Rather than helping students suffering from stress and depression by investing in adequate support, precious resources have been diverted toward “hardening” schools, including hiring law enforcement personnel who may not be properly trained to work in schools. This approach has been pushed by the Trump administration and many state governments after the shooting in Parkland, Florida, but there is no reliable evidence that embedding police in schools makes children any safer.Yet 14 million students attend a school with a police officer but no school counselor, nurse, psychologist or social worker, as the ACLU report found. This is the epitome of misplaced priorities and the foundation of a crisis.

Ms. Mann notes that improving school safety remains a priority… but the way schools are addressing this priority is maddeningly misbegotten:

…Only three months into 2019, state legislatures nationwide have proposed nearly 250 bills to enhance school security, and the pattern is disconcerting: emergency preparedness and funding for on-campus police officers (without requirements for appropriate training to work in schools) top many lists. While schools need improved threat assessments and crisis response, they also need more funding for mental health services. What we don’t need are more hardening measures like metal detectors, minimally trained law enforcement, and armed teachers. We know that metal detectors can’t detect abuse.

School resource officers, with the right training, can be helpful in addressing depression or suicidal thoughts. But ultimately, identifying and treating these issues is the fundamental job of school psychologists and other mental health staff. It’s up to all of us to make sure that every child has their needs met and goes out into the world with a fighting chance.  

Political capital, like every resource, is limited. Spending it to harden schools is a terrible thing to waste.

The Hazards of Unfettered Data Sharing and Poorly Crafted Red Flag Legislation

March 4, 2019 Comments off

Over fifteen years ago I wrote an article for Education titled “A Homeland Security Bill for Public Education“, an article that advocated the sharing of pertinent information among social service case managers, medical professionals, school districts, and police. I reasoned that the various staff member’s confidentiality pledges precluded them from sharing important information with the other agencies in a timely fashion, citing several cases from my work experience where such sharing would have benefitted the clients they were striving to help.

Of late, similar recommendations have come forth in the form of “red flag” legislation that would allow police or family members to take weapons away from individuals with documented mental health problems, individuals who might pose a harm to themselves or others. These “red flag” laws seem to be eminently reasonable. Indeed, some NRA officials and politicians who reflexively oppose any effort to limit anyone’s access to any weapons whatsoever are seemingly open to considering “gun violence restraining orders“.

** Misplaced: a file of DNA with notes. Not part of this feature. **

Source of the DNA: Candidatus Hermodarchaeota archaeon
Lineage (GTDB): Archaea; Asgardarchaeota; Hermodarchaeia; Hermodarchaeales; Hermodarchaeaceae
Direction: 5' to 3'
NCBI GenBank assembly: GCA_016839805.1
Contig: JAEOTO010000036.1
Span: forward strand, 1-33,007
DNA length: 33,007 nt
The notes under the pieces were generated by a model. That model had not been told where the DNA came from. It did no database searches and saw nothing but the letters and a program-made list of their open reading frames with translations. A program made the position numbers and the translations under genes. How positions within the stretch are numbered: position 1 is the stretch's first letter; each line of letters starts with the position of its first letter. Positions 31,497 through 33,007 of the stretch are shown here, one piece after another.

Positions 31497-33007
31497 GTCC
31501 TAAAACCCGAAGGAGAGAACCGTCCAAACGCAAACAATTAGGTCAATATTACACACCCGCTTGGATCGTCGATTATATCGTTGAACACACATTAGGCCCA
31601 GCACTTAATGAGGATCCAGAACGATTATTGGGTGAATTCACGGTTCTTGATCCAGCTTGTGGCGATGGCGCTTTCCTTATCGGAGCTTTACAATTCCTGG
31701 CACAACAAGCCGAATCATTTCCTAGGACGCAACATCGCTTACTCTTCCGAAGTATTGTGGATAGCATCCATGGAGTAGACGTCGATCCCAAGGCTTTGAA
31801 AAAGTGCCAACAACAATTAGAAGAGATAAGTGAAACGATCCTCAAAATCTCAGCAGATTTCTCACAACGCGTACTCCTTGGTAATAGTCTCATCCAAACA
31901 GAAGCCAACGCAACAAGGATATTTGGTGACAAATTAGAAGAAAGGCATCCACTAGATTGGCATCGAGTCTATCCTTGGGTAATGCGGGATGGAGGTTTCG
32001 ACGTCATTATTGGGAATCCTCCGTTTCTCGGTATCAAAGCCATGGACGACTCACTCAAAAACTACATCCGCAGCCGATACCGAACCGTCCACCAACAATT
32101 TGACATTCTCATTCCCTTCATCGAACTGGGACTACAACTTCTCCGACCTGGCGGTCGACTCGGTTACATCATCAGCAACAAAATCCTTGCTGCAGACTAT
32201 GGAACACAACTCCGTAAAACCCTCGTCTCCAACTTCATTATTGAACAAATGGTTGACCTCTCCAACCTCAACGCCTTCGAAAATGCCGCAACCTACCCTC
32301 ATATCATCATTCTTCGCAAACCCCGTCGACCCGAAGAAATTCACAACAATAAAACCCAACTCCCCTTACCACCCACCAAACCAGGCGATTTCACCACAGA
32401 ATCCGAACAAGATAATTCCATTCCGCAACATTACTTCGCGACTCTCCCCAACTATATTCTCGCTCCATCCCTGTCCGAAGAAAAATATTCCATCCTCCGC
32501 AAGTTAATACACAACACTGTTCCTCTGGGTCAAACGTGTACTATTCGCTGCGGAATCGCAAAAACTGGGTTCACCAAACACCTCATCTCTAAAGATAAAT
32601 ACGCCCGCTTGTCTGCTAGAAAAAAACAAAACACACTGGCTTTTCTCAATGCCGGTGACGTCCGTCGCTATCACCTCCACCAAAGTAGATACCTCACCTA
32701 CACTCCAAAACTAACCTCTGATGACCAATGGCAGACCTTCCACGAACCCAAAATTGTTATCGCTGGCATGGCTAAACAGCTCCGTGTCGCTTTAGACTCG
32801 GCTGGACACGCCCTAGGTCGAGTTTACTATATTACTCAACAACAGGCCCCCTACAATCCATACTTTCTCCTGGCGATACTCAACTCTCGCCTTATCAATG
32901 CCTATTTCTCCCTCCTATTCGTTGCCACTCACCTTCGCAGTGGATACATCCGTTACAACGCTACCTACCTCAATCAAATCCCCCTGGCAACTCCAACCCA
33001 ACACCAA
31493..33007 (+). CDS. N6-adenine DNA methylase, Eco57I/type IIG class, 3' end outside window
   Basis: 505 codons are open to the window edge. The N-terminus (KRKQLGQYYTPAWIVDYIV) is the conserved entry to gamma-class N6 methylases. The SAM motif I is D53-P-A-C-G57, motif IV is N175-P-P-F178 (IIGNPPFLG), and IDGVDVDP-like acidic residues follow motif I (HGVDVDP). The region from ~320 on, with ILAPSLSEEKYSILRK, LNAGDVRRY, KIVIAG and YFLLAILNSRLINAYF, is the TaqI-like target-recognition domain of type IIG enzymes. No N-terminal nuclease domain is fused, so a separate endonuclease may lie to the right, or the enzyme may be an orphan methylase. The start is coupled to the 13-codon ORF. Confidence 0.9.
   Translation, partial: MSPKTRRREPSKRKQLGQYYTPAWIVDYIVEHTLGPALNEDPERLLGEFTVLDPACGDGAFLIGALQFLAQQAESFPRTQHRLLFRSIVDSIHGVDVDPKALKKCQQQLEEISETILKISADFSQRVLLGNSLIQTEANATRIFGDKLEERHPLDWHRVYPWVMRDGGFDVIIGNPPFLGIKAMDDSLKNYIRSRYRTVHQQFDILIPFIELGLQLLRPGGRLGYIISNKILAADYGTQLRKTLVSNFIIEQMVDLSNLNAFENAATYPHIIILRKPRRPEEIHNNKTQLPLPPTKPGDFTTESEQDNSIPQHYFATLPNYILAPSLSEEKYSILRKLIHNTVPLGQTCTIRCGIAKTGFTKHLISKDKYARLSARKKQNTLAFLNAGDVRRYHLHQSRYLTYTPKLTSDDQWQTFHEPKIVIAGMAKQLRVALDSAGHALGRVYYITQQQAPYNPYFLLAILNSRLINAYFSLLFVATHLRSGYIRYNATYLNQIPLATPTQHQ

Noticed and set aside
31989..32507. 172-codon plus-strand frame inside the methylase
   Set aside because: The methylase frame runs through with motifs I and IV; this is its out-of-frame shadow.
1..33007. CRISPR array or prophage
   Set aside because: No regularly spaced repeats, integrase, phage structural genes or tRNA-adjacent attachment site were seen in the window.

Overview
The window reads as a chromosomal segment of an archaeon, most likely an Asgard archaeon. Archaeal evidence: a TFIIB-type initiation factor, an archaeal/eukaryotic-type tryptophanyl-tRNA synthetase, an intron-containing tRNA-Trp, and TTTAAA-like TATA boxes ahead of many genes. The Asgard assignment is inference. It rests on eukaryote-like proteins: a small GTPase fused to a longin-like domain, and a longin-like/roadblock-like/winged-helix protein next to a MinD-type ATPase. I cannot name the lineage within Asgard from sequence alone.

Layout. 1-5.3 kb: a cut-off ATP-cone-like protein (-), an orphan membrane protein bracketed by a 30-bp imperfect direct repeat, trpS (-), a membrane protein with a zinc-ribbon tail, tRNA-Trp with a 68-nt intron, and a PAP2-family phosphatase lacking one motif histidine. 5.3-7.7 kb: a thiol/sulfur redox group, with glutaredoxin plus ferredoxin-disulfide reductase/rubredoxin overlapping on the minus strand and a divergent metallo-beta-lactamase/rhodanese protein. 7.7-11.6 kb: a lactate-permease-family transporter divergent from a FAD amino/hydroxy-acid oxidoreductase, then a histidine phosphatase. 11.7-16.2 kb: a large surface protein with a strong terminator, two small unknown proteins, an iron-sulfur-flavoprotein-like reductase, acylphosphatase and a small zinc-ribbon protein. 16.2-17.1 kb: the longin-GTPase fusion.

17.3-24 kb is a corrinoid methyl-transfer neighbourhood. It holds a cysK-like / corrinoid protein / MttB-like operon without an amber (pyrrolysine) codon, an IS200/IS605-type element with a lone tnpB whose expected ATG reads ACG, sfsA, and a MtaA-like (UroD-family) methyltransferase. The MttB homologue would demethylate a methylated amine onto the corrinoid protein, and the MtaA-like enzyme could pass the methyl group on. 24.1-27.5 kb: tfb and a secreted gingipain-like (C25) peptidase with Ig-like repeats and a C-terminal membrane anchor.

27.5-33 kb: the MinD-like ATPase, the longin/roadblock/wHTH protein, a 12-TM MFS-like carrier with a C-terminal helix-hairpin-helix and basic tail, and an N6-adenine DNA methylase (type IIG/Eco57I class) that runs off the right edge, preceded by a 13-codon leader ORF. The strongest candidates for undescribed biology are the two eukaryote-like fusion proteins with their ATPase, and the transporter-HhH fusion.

After reading a recent Motherboard article about the use of data collected by social service agencies, schools, and police in Canada and in several US cities, though, I am having second thoughts about my recommendations and about the efficacy of “red flag” legislation. The Motherboard article underscores the importance of carefully crafting any legislation and/or regulations that deal with data access, for once an individual receives a “red flag” it is difficult to reverse that designation. The article opens with these paragraphs:

Police, social services, and health workers in Canada are using shared databases to track the behaviour of vulnerable people—including minors and people experiencing homelessness—with little oversight and often without consent.

Documents obtained by Motherboard from Ontario’s Ministry of Community Safety and Correctional Services (MCSCS) through an access to information request show that at least two provinces—Ontario and Saskatchewan—maintain a “Risk-driven Tracking Database” that is used to amass highly sensitive information about people’s lives. Information in the database includes whether a person uses drugs, has been the victim of an assault, or lives in a “negative neighborhood.”

The Risk-driven Tracking Database (RTD) is part of a collaborative approach to policing called the Hub model that partners cops, school staff, social workers, health care workers, and the provincial government.